Appeals court sentences Esphigmenou abbot to 17 years in jail

Thessaloniki, April 19, 2019

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Just days after news came that the brotherhood of Esphigmenou Monastery on Mt. Athos had been found guilty and sentenced for continual fraud against the Greek state, a Thessaloniki appeals court has handed down a sentence of 17-years’ imprisonment and a fine of $675 (600 euros) for the abbot Fr. Methodios (Papalamprakopoulos) for his involvement in a 2013 Molotov cocktail attack against riot police, reports Romfea.

Another monk received the same sentence, while another six were sentenced to 9 years and 5 months.

Abbot Methodios and Monk Antipas, the main instigators, were originally sentenced to 20 years in 2017 and the other monks to 10 years and 4 months, though those sentences were appealed.

The incident in question occurred when court bailiffs arrived to the Esphigmenou administrative offices in Karyes on July 29, 2013 to evict the schismatic monks, who responded by throwing three Molotov cocktails and an explosive device. Esphigmenou has long taken a stand against the ecumenical activities of the Patriarchate of Constantinople, though it has gone beyond the canonical practice of non-commemoration and has broken communion not only with Constantinople and the rest of the Holy Mountain, but with the entirety of the Orthodox Church.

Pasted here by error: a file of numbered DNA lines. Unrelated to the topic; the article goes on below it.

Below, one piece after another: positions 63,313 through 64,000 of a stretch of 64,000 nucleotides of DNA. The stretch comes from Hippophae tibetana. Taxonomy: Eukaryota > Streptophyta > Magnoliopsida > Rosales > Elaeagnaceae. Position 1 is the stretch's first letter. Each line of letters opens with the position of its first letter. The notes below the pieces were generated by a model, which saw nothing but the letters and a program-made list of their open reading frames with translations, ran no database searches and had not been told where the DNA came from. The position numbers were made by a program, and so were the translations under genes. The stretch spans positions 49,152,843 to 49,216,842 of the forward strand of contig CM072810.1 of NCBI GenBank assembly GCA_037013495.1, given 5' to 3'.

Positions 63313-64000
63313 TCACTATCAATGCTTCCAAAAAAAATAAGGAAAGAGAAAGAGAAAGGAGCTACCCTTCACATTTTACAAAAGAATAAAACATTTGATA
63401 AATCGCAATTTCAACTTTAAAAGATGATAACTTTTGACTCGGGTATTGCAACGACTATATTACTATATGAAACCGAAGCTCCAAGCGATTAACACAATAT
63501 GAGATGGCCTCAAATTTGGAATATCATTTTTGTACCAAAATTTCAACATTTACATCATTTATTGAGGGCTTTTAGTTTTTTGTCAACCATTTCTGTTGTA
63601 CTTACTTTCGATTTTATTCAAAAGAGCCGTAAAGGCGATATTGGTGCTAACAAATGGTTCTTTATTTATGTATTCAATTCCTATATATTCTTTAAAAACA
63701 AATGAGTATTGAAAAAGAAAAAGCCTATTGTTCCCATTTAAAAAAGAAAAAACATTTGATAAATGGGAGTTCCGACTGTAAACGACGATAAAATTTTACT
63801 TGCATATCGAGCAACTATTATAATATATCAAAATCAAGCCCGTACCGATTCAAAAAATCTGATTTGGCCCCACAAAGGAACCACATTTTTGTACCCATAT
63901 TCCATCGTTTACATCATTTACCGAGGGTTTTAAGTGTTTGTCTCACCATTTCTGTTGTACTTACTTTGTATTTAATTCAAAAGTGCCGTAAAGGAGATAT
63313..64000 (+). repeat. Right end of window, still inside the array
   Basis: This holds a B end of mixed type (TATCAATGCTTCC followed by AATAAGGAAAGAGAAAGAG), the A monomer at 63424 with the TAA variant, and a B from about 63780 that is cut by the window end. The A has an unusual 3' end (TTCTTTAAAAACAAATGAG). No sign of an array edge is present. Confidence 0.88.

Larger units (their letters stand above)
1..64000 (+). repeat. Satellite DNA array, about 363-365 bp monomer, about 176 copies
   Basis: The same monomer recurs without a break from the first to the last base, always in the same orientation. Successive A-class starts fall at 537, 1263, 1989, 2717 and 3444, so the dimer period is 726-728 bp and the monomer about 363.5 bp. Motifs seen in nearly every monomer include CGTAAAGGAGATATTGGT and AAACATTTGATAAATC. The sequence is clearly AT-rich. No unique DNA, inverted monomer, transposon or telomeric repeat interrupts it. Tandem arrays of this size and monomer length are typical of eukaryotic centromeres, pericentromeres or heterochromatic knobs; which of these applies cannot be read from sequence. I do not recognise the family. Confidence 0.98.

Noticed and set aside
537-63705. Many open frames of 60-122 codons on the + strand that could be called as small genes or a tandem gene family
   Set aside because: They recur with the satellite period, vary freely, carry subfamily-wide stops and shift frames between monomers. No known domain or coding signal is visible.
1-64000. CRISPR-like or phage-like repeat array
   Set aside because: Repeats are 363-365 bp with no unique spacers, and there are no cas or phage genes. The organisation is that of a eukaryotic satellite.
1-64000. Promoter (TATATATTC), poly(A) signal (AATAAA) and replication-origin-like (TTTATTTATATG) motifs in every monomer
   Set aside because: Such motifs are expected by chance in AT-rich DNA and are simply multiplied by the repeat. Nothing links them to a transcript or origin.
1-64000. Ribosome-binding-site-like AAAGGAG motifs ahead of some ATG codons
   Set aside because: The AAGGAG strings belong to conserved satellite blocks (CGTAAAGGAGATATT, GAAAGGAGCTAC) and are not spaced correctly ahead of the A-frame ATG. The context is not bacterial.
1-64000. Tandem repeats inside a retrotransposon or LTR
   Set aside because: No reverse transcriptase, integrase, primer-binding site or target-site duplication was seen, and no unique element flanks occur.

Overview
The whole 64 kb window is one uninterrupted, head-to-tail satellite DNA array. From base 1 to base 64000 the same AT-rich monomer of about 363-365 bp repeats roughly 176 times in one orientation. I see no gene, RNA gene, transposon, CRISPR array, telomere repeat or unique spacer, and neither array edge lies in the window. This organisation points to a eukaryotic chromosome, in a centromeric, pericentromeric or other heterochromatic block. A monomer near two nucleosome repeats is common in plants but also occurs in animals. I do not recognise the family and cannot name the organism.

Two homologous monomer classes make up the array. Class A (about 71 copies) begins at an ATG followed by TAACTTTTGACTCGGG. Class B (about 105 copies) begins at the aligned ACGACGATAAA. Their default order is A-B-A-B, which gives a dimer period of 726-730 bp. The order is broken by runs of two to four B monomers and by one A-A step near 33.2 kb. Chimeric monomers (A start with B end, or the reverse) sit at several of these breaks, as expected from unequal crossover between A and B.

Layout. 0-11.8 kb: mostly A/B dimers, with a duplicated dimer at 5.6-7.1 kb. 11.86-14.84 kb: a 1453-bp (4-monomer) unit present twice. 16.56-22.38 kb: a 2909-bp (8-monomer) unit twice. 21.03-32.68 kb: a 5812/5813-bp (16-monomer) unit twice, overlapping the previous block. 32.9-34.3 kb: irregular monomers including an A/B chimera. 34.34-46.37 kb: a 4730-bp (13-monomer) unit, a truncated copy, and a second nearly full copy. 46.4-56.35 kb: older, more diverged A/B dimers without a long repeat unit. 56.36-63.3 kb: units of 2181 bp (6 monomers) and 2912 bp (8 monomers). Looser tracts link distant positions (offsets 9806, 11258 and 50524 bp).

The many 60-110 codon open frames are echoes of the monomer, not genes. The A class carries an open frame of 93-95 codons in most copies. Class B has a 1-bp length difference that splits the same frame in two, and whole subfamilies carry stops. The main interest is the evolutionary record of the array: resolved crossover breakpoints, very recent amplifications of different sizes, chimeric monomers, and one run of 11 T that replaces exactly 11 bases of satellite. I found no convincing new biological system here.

A new Esphigmenou brotherhood was created by Constantinople in 2005, which has responded to the Thessaloniki court’s decision: The [New] Esphigmenou Monastery faces the development calmly, and prays to God to grant wisdom and prudence to those responsible for the illegal occupation, in order to bring this paradoxical and anti-monastic situation to an end, peacefully and without unnecessary and impassable rivalries. Their tendency to hostility is the reason for the current penalties.”

The new brotherhood also writes that it looks forward to being able to take up residence in the ancient Esphigmenou Monastery, where its precious relics are kept.

As an unrecognized brotherhood, the monks are not eligible to receive the tax breaks that the other Athonite fathers do, and thus they were found guilty of frauding the state.

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